ShareThis Page
Kevin Gorman’s Take 5: Another classic between Penguins, Capitals |

Kevin Gorman’s Take 5: Another classic between Penguins, Capitals

Chaz Palla | Tribune-Review
The Penguins' Jake Guentzel beats Capitals goaltender Braden Holtby in the first period Thursday, Oct. 4, 2018 at PPG Paints Arena.
Chaz Palla | Tribune-Review
The Penguins at center ice before playing the Capitals Thursday, Oct. 4, 2018 at PPG Paints Arena.
Chaz Palla | Tribune-Review
The Penguins' Patric Hornqvist celebrates Jake Guentzel's goal the Capitals in the second period Thursday, Oct. 4, 2018 at PPG Paints Arena.

That the reigning Stanley Cup champions played in the season opener at PPG Paints Arena is something to which we’ve become accustomed.

The Pittsburgh Penguins raised banners the past two seasons.

This time, the honor belonged to the visitors.

There was nothing ceremonial about the Penguins playing the Washington Capitals, the same team that ended their season last May in this building. The only thing missing was Tom Wilson, the Capitals’ head-hunter who is serving a 20-game suspension.

Not that anyone in Pittsburgh missed him.

But, like their last meeting, this one would go into overtime.

1. Beating the odds

Raise your hand if you had Jamie Oleksiak scoring the Penguins’ first goal of the season.

On a team with three of the NHL’s top-10 scorers, the 6-foot-7, 255-pound defenseman was the first to tally.

Oleksiak had five goals last season, four of them after being traded from the Dallas Stars to the Penguins.

What were the chances?

2. Now that’s just odd

That lead didn’t last long, as Jakub Vrana snuck a rebound from the right slot to tie it at 1-1 at 3:30.

The Capitals took a 2-1 lead 48 seconds later on the most unexpected of developments.

Brooks Orpik scored.

True, he scored the winner against Vegas in Game 2 of the Stanley Cup Final. But regular-season goals are a rarity for Orpik, the definition of a stay-at-home defenseman.

3. High-stakes Jake

Four months off did nothing to slow down Jake Guentzel’s hot hand.

After scoring 10 goals in 12 playoff games, including four in Game 6 at Philadelphia, Guentzel got off to a strong start by twice tying the game.

It was Guentzel’s first two-goal game since, well, Game 4 of the second-round series against the Capitals last spring.

When Guentzel scored the tying goal, the PPG Paints Arena crowd serenaded Holtby in hopes to unnerve him with a Johnny Cueto-like cheer.

And it worked.

4. Brass goal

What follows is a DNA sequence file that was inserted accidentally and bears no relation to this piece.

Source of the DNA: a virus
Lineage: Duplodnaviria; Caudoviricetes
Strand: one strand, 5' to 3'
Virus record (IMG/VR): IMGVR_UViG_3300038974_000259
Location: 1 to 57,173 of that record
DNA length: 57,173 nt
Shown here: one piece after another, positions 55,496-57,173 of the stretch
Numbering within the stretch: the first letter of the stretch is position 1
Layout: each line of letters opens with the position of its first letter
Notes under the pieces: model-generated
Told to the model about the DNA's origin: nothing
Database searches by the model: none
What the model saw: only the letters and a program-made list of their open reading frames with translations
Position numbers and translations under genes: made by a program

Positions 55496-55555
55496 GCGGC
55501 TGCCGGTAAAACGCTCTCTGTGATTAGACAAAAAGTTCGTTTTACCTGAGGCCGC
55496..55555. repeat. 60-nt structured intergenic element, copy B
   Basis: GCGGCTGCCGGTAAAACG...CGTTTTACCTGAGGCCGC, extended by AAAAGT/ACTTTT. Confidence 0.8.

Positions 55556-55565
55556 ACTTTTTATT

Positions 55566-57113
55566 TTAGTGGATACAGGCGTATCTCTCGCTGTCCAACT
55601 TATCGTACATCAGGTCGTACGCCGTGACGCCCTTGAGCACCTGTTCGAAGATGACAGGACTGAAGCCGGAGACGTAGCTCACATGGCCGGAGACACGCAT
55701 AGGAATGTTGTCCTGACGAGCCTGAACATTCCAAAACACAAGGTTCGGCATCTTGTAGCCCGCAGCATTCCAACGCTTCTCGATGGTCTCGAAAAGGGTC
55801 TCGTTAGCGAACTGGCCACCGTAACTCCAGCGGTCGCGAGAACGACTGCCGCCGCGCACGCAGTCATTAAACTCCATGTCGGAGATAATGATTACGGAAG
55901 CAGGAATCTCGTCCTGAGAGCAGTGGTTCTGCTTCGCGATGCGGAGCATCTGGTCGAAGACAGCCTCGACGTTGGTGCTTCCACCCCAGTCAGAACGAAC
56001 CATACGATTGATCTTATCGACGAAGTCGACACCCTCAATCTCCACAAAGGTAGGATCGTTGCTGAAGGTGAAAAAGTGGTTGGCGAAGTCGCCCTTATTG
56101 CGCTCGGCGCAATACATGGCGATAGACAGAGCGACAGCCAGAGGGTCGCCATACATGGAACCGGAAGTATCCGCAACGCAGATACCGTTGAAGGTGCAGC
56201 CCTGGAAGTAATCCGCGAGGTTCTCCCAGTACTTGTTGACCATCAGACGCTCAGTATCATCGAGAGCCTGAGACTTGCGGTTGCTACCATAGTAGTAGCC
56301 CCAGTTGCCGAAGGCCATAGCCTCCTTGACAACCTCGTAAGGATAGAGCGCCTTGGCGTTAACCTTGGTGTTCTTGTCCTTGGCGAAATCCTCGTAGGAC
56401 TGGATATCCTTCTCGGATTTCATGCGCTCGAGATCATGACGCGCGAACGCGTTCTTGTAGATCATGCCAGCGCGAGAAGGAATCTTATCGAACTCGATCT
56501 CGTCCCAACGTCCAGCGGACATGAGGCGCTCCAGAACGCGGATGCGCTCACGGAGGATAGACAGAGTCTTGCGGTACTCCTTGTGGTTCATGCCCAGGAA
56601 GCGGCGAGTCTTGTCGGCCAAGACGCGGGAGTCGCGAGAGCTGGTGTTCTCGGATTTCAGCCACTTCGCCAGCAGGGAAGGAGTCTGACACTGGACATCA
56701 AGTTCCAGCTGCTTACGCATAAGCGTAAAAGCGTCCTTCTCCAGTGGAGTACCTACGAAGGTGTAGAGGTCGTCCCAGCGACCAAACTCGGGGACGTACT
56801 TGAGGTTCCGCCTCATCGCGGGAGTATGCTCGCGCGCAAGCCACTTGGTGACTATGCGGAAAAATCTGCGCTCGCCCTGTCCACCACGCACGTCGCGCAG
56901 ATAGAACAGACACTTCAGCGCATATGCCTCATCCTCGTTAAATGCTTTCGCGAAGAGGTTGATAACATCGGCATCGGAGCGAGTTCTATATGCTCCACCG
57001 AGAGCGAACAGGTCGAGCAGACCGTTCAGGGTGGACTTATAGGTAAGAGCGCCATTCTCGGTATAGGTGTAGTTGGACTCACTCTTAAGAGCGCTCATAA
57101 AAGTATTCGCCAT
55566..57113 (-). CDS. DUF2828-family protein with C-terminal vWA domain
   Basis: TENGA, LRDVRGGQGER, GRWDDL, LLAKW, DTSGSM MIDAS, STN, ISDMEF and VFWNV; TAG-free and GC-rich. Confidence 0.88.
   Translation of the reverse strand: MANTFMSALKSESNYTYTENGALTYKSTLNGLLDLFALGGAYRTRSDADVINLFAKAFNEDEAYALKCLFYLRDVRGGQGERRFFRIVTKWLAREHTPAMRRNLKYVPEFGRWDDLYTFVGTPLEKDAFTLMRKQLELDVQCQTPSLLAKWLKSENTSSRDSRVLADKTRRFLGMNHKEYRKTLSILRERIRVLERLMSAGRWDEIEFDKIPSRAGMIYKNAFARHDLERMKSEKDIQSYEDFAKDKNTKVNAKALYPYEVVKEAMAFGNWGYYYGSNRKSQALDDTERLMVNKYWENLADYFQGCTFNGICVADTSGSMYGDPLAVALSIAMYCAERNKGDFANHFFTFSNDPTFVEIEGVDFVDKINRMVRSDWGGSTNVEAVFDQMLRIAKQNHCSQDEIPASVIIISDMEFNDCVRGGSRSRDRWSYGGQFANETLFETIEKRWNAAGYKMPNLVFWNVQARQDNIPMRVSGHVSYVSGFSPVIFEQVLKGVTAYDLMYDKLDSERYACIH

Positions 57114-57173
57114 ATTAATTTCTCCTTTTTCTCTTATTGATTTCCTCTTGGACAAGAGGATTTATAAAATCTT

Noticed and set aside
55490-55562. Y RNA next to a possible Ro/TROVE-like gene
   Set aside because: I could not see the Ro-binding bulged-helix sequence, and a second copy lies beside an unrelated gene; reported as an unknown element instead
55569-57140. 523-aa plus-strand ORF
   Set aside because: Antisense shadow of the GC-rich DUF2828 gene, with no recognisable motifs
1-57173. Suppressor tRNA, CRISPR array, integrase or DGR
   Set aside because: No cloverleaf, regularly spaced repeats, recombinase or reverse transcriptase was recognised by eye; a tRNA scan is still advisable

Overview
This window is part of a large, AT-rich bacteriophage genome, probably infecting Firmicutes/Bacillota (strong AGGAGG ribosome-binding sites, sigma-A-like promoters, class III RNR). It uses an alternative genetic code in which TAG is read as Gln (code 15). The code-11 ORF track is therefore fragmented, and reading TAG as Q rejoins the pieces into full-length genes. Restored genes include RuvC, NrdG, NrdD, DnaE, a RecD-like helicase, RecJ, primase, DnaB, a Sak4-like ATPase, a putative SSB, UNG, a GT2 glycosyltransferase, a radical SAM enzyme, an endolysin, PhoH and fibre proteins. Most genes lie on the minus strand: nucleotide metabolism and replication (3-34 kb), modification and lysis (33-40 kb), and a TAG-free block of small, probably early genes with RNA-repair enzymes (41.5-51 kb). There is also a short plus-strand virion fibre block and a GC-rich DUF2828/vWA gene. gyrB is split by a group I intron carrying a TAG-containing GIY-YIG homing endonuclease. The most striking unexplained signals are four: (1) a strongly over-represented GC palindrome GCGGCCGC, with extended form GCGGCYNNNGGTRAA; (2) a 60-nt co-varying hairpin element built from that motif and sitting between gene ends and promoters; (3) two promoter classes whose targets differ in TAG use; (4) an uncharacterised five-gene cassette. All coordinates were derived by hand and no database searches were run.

The arena eruption when Derick Brassard scored the go-ahead goal in the second period was only exceeded by the excitement of the center’s celebration.

Brassard was the Penguins’ big trade-deadline acquisition last season, addressing their need for a third-line center with a player who had been a top-six performer with Ottawa.

He mostly disappointed.

But Brassard was positioned perfectly in the crease on Dominik Simon’s shot from the point and redirected it off Holtby.

If you were thinking what I was thinking, it’s that more goals like that from Brassard in the playoffs could have helped the Penguins beat the Capitals in their second-round series.

But that one was cathartic and a promising sign Brassard’s strong preseason play has carried over.

5. Shots on goal

It wasn’t a good night for the two goalies who have combined to win the past three Stanley Cup titles.

The Capitals scored three goals on their first four shots, so Matt Murray got a Bronx cheer when he stopped the fifth shot.

That seemed to get Murray going, and he stopped one from point blank and made a skate save on a backhand before allowing John Carlson to score on a two-on-one breakaway in the second.

Kevin Gorman is a Tribune-Review staff writer. You can contact Kevin at [email protected] or via Twitter @KGorman_Trib.

TribLIVE commenting policy

You are solely responsible for your comments and by using you agree to our Terms of Service.

We moderate comments. Our goal is to provide substantive commentary for a general readership. By screening submissions, we provide a space where readers can share intelligent and informed commentary that enhances the quality of our news and information.

While most comments will be posted if they are on-topic and not abusive, moderating decisions are subjective. We will make them as carefully and consistently as we can. Because of the volume of reader comments, we cannot review individual moderation decisions with readers.

We value thoughtful comments representing a range of views that make their point quickly and politely. We make an effort to protect discussions from repeated comments either by the same reader or different readers

We follow the same standards for taste as the daily newspaper. A few things we won't tolerate: personal attacks, obscenity, vulgarity, profanity (including expletives and letters followed by dashes), commercial promotion, impersonations, incoherence, proselytizing and SHOUTING. Don't include URLs to Web sites.

We do not edit comments. They are either approved or deleted. We reserve the right to edit a comment that is quoted or excerpted in an article. In this case, we may fix spelling and punctuation.

We welcome strong opinions and criticism of our work, but we don't want comments to become bogged down with discussions of our policies and we will moderate accordingly.

We appreciate it when readers and people quoted in articles or blog posts point out errors of fact or emphasis and will investigate all assertions. But these suggestions should be sent via e-mail. To avoid distracting other readers, we won't publish comments that suggest a correction. Instead, corrections will be made in a blog post or in an article.